Modeling the Evolution of Age and Cohort Effects

  • Sam Schulhofer-WohlEmail author
  • Y. Claire Yang
Part of the The Springer Series on Demographic Methods and Population Analysis book series (PSDE, volume 39)


The conventional linear model of age, period, and cohort (APC) effects suffers from a well-known identification problem: If an outcome depends on the sum of an age effect, a period effect, and a cohort effect, one cannot distinguish these three effects because birth year = current yearage. Less well appreciated is that the linear model suffers from a conceptual problem: It assumes that the marginal effect of age is the same at all times, the marginal effect of current conditions is the same for people of all ages, and cohorts do not change over time. We propose a new way of modeling APC effects that improves substantively and methodologically on the conventional linear model. We define cohort effects as an accumulation of age-by-period interactions. Although a long-standing literature conceptualizes cohort effects in exactly this way, we are the first to provide a statistical model. Our model allows age profiles to change over time and period effects to have different marginal effects on people of different ages. Except in special cases, the parameters of our model are identified. We apply the model to analyze changes in age-specific mortality in Sweden over 150 years. Our model fits the Swedish data dramatically better than the additive model. The rate of increase of mortality with age became more steep from 1881 to 1941, but since then has been roughly constant. The impact of early-life conditions lasts for several years but is unlikely to reach to old age.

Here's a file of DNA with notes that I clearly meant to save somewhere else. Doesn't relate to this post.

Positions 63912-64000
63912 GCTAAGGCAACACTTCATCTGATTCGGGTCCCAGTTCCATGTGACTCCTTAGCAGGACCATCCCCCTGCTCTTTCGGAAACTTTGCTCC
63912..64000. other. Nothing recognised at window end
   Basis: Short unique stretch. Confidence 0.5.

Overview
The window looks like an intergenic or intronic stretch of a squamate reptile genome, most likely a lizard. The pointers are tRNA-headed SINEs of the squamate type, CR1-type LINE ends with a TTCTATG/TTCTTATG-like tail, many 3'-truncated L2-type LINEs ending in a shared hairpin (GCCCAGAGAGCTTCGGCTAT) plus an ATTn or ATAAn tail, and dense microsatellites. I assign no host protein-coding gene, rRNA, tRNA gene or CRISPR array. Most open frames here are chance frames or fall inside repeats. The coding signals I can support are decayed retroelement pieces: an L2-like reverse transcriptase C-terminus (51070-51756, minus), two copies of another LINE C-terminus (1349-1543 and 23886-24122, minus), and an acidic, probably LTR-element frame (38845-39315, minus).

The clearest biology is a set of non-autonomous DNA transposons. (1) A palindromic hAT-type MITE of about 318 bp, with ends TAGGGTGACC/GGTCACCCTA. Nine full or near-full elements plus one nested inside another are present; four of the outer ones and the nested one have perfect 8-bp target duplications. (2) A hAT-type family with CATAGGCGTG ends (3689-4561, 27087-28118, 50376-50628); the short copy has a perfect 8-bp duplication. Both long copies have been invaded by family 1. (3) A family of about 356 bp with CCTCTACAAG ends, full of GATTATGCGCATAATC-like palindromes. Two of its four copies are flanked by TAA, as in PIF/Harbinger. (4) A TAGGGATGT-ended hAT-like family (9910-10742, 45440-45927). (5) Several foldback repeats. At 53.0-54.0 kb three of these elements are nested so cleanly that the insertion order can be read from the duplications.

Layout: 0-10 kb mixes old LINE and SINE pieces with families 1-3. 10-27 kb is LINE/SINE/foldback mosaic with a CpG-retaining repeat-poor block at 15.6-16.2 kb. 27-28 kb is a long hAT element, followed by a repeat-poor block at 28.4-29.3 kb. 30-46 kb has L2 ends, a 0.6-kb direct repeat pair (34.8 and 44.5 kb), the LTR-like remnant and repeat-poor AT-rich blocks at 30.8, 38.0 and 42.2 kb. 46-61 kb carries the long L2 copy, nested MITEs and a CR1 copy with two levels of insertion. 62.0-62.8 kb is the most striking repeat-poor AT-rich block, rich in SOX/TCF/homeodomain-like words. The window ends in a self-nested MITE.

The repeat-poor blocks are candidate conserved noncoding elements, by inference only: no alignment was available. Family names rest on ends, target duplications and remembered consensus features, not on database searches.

Cohort effects Age-period-cohort identification problem Mortality Cohort morbidity phenotype hypothesis Sweden 


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Copyright information

© Springer International Publishing Switzerland 2016

Authors and Affiliations

  1. 1.Federal Reserve Bank of MinneapolisMinneapolisUSA
  2. 2.Department of SociologyUniversity of North CarolinaChapel HillUSA

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